Chipsets (con't)

We have mentioned this in the past, but Opteron severely differs from Xeon due to the HyperTransport links from processor to processor, and that the memory controller is on the processor die. With each processor sharing a 6.4GB/s link to two other processors, and indirectly their memory banks, a four-way Opteron configuration does not get bottlenecked on a memory controller or Northbridge.

Most high end dual and quad Opteron solutions use two AMD 8131 PCI-X tunnels to control IO off the processors, but they go a step further by daisy-chaining a third 8131 tunnel to the secondary tunnel (which is why the V40z can utilize four 64-bit PCI-X 133MHz slots and still have enough IO for the integrated controllers). The HyperTransport specification details that five devices can be within an HT chain, so having two 8131 PCI-X tunnels daisy-chained is clearly within spec. A brief block diagram of our V40z can be found below.


Click to enlarge.

There is enough headroom on primary PCI-X tunnel for two more 100MHz PCI-X channels; and a third and slowest channel runs in tandem with the gigabit Ethernet and SCSI controller. Browsing through some online documentation revealed that the seventh, 66MHz PCI-X card shares bus resources with the LSI and Broadcom controllers, which means inserting a 33MHz PCI expansion card in the bus will reduce the operating bus of the SCSI and gigabit Ethernet controllers. Considering the 800MB/s headroom on that particular bus, it would seem like a poor choice to install a high bandwidth PCI device in the 66MHz interface anyway. Likewise, using a 66MHz and a 100MHz PCI-X device in tandem on the primary 8131 tunnel will result in both buses slowing to 66MHz.

AMD’s 8111 I/O Hub is linked off the primary 8131 PCI-X tunnel, and from there, most of the basic system functions are controlled including the XGI graphics adaptor. Even though XGI hasn’t been particularly popular on the desktop, Trident’s penetration into the server market solidified XGI’s server market share. The majority of the features on the AMD 8111 remain disabled, like AC’97 audio and the integrated 10/100 Ethernet controller.

Two Broadcom BCM703 chips control the external gigabit Ethernet for the server, but there are also two 10/100 out-of-band Ethernet ports that we will go into more depth later. Winbond provides the rest of the basic functionality of the machine not handled by the AMD 8111 I/O hub. LSI’s 53C1020 Ultra320 SCSI adaptor provides the V40z with the onboard SCSI.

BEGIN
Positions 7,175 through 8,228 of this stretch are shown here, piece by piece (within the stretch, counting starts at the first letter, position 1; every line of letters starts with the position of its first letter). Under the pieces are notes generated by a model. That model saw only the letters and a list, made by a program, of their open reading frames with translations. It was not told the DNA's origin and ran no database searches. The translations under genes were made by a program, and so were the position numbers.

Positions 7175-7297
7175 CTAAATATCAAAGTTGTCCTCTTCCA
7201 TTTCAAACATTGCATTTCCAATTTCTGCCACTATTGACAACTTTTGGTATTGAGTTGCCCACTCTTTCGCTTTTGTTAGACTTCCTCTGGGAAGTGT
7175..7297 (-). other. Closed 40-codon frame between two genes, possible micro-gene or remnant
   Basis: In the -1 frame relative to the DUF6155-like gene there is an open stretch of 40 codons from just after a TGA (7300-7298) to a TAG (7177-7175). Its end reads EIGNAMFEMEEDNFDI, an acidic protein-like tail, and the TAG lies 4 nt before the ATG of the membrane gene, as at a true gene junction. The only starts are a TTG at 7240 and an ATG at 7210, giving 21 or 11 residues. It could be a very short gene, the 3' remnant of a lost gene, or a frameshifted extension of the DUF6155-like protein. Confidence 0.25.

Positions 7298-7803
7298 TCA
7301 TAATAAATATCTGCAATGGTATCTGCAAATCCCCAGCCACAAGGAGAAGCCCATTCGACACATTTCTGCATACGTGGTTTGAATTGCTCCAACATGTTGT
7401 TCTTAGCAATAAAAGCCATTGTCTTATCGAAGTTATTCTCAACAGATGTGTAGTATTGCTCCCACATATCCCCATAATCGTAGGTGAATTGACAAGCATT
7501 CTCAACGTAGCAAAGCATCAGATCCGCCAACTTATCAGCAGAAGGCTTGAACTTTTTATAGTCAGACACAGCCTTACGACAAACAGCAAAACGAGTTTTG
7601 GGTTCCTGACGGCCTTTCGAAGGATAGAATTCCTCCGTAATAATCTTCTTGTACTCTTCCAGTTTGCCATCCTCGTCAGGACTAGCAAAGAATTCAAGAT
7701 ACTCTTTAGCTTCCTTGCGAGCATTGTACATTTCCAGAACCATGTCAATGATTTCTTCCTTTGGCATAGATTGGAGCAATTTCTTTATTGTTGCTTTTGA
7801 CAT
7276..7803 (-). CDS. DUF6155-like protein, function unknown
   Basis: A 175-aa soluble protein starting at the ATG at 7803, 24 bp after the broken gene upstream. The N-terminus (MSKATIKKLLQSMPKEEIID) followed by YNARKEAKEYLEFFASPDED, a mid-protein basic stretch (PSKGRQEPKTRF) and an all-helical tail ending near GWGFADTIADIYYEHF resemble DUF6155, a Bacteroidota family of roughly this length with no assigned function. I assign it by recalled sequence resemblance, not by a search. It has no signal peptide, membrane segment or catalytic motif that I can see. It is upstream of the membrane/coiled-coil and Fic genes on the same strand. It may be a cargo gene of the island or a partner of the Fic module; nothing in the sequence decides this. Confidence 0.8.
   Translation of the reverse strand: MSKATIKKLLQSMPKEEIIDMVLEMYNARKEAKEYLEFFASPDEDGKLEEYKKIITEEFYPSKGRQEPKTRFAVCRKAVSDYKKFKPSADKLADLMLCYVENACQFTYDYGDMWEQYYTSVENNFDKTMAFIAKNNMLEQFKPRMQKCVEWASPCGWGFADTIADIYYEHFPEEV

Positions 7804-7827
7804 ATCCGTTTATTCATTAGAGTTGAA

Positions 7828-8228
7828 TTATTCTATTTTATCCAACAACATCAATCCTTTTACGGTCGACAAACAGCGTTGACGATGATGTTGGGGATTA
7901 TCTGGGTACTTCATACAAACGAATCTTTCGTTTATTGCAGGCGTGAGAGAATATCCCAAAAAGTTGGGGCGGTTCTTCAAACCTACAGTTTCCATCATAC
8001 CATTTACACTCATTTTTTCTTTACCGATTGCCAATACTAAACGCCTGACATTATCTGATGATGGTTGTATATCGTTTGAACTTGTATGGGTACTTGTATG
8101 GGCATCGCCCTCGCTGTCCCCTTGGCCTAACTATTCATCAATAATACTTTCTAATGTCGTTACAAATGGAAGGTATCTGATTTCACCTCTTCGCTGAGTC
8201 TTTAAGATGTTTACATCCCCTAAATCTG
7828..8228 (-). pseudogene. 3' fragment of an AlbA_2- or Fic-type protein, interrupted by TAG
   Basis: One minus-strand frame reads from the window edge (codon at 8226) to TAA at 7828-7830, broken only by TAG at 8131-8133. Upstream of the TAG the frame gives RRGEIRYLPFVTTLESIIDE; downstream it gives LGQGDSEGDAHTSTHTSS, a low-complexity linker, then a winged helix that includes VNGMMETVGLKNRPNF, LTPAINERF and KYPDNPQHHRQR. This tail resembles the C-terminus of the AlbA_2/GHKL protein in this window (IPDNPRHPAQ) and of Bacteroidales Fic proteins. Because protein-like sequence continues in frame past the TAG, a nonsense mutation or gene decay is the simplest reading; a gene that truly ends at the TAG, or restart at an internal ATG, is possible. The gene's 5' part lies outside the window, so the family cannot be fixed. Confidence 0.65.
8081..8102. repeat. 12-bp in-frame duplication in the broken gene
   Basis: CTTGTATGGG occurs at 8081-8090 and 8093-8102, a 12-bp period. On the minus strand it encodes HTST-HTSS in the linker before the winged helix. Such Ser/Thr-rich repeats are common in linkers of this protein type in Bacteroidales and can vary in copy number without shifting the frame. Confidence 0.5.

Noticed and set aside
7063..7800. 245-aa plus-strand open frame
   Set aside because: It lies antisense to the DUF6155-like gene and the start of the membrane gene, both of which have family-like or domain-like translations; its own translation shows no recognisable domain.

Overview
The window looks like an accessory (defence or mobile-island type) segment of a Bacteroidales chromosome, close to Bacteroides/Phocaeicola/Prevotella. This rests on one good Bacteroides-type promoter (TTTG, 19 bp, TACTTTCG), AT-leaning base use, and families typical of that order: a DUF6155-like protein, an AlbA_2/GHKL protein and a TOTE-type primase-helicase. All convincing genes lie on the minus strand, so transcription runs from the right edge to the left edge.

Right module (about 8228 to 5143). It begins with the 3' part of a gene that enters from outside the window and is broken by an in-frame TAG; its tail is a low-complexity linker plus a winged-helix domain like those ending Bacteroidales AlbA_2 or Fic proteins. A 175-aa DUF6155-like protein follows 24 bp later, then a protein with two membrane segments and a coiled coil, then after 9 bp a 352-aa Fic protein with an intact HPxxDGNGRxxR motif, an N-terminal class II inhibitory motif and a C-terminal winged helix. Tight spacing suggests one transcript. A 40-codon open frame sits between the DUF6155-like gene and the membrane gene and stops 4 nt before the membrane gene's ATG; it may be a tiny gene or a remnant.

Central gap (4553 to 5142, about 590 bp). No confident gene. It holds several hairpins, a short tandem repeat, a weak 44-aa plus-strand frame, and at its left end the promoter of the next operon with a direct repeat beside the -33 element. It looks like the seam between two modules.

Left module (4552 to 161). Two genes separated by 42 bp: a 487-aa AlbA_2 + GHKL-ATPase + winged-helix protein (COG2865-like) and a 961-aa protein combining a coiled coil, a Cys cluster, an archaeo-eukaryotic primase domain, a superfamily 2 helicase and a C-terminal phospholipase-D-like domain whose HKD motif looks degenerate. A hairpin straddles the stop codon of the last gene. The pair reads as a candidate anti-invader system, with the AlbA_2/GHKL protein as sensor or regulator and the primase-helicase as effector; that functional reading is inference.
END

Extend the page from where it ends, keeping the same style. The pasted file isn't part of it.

Click to enlarge.

If the soul of our V40z is the Opteron 850, then the temporal lobe would be the Motorola MPC855T Service Processor. The Motorola MPC855T is a particularly interesting chip that we saved an entire page for more detail.

Detailing the Chipsets System Management: Another Linux Success
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  • RyanVM - Tuesday, February 22, 2005 - link

    Did anybody else find it confusing that the reviewed system had CG-stepping Opteron 850s and Kris brought up E4-stepping Opteron 852s on multiple occasions? What CPUs were actually in the system? Reply
  • SUOrangeman - Tuesday, February 22, 2005 - link

    Last page, ..

    "Sun has a speed **daemon** on their hands, ..."

    Freudian slip, hehe? Nice read nonetheless.

    -SUO
    Reply
  • KristopherKubicki - Tuesday, February 22, 2005 - link

    MrEMan: Mediaplex is just an advertising server. Some advertisers (like NewEgg) host their banners on Mediaplex so they don't destroy their bandwidth. Sometimes when an ad campaign is hitting too many impressions the Mediaplex tag will revert to a 2x2 or a 1x1 pixel so that they don't harm their click through rates. It has nothing to do with spyware or malware or adware.

    Kristopher
    Reply
  • MrEMan - Tuesday, February 22, 2005 - link

    Anandtech,

    What is with the 1/16" x 1/16" graphic (1280x1024 resolution on a 19" CRT monitor) for adfarm.mediaplex.com ?

    Is it there with your permission or did someone hack your site?

    If it is there with your permission, I must say I am surprised that you would put such stealth adware garbage links on your site.
    Reply
  • jcourtney - Tuesday, February 22, 2005 - link

    I'd love to see some benchmarks with Solaris instead of or vs. Linux for reference too. Nice read though as usual. Reply
  • ElFenix - Tuesday, February 22, 2005 - link

    "particularly considering the fact that the V40z does not utilize any active cooling directly on their CPU heat sinks"

    whoa, proper spelling of heat sink!

    now i'm going to harp on the fact that blowing air across a radiator with a fan is not active cooling. air conditioning is active cooling, turning on the ceiling fan is not.

    =)

    nice read
    Reply
  • Hikari - Tuesday, February 22, 2005 - link

    I wish I could see a comparison of this and that Quad Opteron HP server. I have the HP one budgeted for this year already... (we're also a Sun shop).

    I didn't see an option for 15k RPM drives though. I could put in like 5-146GB@15k RPM in the HP which was one reason I was leaning towards it.
    Reply
  • lihoyin - Tuesday, February 22, 2005 - link

    Looking forward for a comparsion with HP DL585 / DL 385, both are also Monsters! Reply
  • Sunner - Tuesday, February 22, 2005 - link

    Googer, that's true, Sun basically just rebadges Newisys servers, the same is true of the V20Z, in fact IIRC you can actually find some Newisys marks left on the servers :)

    Anyway, Kris, any chance of a couple of benchmarks with a 2.6 based distro?
    2.6 has, among other things, good NUMA support, something that would be nice to have when running a 4-way Opteron ;)

    //Sunner
    Reply
  • dougSF30 - Tuesday, February 22, 2005 - link

    Another 250/850 typo on page 3: "Below, you can see one of the Opteron 250s is exposed from under the copper heat sink on the daughterboard."

    Reply

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